Stamp Duty Changes on Buy to Let Almost Upon Us
As many of you may be aware, changes proposed by Chancellor George Osborne which take effect at the start of April governing the buy to let market, will affect everywhere in the UK, but particularly London where prices are considerably higher than the rest of the country. As things currently stand you must pay Stamp Duty Land Tax (SDLT) if you buy a property or land over a certain price, and what you pay depends on whether the property is residential or non-residential.
Our current thresholds are £125,000 for residential properties, and £150,000 for non-residential land and properties, with stamp duty on an increasing scale dependent on the property price above the threshold. Currently, on buy to let properties the SDLT rate is 2% of the purchase price from £125,001, 5% from £250,001, 10% from £925,001, and lastly 12% on anything above £1.5 million.
However, from April 2016, property investors in England and Wales will have to pay an additional 3% on each stamp duty band- with the 2% moving to 5% and the 5% moving to 8%.
To illustrate this, anyone buying a £200,000 second home or buy to let before April pays stamp duty of £1,500, which is based on paying nothing on the first £125,000 of the property value and 2 per cent on the portion between £125,001 and £250,000. But from April, landlords will have to pay 3 per cent for the first £125,000 and 5 per cent instead of 2 per cent on the amount between £125,001 and £250,000, which gives them a massively increased bill of £7,500.
As we said, these changes are due to take effect soon and are likely to only affect you if you already own a main residence, which includes buy-to-let landlords, buying in the name of your spouse or civil partner, purchasing a property for your children to live in and/ or buying a property if you already own a home abroad. However, you may be able to obtain a refund of the extra duty paid if you sell your former main residence within 18 months of purchasing your new one.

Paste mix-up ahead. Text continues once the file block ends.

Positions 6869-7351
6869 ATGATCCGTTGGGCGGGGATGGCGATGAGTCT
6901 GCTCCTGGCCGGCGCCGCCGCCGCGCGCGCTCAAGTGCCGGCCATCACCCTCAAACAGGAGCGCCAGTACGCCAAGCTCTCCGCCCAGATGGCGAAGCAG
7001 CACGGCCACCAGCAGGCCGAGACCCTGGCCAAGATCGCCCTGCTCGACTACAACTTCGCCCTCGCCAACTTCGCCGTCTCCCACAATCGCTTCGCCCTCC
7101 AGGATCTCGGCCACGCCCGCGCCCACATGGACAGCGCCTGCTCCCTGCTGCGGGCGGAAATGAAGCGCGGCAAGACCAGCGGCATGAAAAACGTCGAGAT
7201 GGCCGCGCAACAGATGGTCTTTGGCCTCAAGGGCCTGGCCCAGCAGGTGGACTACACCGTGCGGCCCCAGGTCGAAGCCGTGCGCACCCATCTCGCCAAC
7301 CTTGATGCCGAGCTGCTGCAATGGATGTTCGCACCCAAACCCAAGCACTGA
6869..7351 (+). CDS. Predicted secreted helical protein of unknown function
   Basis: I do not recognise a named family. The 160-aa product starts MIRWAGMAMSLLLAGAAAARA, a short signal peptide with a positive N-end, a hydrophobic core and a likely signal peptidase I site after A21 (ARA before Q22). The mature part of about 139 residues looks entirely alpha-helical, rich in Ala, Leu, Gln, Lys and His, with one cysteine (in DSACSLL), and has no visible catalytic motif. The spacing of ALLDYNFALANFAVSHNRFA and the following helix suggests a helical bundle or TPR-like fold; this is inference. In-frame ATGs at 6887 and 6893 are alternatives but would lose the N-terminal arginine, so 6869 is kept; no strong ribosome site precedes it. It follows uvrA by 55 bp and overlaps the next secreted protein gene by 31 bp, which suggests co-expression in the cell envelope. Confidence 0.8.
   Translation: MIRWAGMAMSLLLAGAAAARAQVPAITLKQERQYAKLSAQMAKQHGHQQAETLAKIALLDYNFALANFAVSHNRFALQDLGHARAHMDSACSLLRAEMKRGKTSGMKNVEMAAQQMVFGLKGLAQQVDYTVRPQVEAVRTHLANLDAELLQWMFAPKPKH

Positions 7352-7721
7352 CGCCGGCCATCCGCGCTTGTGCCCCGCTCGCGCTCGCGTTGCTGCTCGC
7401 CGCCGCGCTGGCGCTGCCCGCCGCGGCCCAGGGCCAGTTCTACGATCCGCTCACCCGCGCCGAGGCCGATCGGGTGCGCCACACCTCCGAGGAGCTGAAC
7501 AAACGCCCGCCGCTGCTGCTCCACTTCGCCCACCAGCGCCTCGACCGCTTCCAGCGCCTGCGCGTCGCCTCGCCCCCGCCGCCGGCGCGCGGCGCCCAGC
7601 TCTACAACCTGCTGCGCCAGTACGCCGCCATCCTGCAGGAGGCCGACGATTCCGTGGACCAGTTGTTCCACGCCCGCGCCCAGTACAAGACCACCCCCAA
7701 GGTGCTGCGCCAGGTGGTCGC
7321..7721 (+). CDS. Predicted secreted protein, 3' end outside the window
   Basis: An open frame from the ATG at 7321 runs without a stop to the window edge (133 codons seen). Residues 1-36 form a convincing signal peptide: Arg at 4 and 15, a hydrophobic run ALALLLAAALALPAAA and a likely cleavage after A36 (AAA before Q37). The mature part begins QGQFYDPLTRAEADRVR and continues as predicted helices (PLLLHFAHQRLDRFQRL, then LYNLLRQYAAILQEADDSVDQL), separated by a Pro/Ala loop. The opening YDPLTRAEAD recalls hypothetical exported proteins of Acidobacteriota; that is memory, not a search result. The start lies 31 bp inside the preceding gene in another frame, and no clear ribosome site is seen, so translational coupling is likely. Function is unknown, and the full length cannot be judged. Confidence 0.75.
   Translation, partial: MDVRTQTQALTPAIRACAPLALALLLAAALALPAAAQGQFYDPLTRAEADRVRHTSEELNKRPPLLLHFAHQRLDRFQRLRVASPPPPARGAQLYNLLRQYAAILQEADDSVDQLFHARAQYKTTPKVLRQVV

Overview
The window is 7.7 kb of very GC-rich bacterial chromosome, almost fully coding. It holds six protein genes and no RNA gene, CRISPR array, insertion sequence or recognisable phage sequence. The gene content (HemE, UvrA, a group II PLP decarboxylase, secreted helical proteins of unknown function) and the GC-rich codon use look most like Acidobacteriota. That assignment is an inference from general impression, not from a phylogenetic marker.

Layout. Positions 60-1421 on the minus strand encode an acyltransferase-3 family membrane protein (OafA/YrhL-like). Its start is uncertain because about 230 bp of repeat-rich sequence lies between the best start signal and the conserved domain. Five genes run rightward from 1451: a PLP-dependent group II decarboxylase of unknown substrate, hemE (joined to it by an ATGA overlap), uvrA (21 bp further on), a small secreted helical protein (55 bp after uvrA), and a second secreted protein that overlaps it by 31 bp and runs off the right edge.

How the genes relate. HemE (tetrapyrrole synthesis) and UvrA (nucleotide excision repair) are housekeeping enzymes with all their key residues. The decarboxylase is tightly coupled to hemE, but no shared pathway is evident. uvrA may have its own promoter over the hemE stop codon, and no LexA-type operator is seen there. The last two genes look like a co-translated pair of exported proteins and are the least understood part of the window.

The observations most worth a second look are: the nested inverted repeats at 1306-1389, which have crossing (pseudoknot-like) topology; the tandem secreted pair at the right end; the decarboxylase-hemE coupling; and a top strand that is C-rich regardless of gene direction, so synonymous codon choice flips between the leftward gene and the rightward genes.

Chancellor George Osborne’s Autumn Statement included positive announcements, such as an extension of the Help to buy scheme in London, which as many of us operating from the capital know is welcome. Also, there were increased funds for the Starter Homes programme. However, if you wish to keep your stamp duty payment as low as possible on the purchase of your new buy-to-let property or second home, now is the time to act as 1st April 2016 is getting close.
Any queries involving buy to let, conveyancing quote or any other matters surrounding property including remortgaging and transfer of equity, our conveyancing specialist are happy to talk to you the key conveyancing issues and the new stamp duty changes.
If you have any questions the conveyancing solicitors at Pindoria Solicitors will quickly put your mind at ease, so contact us today.
- Homeowners win battle to claim against menace of knotweed
- The best law firms need to cater for the elderly
- Estate agents referrals questioned by public who value word of mouth
- Banks show why wills and inheritance are best left to solicitors
- Offshore assets require new transparency and legal expertise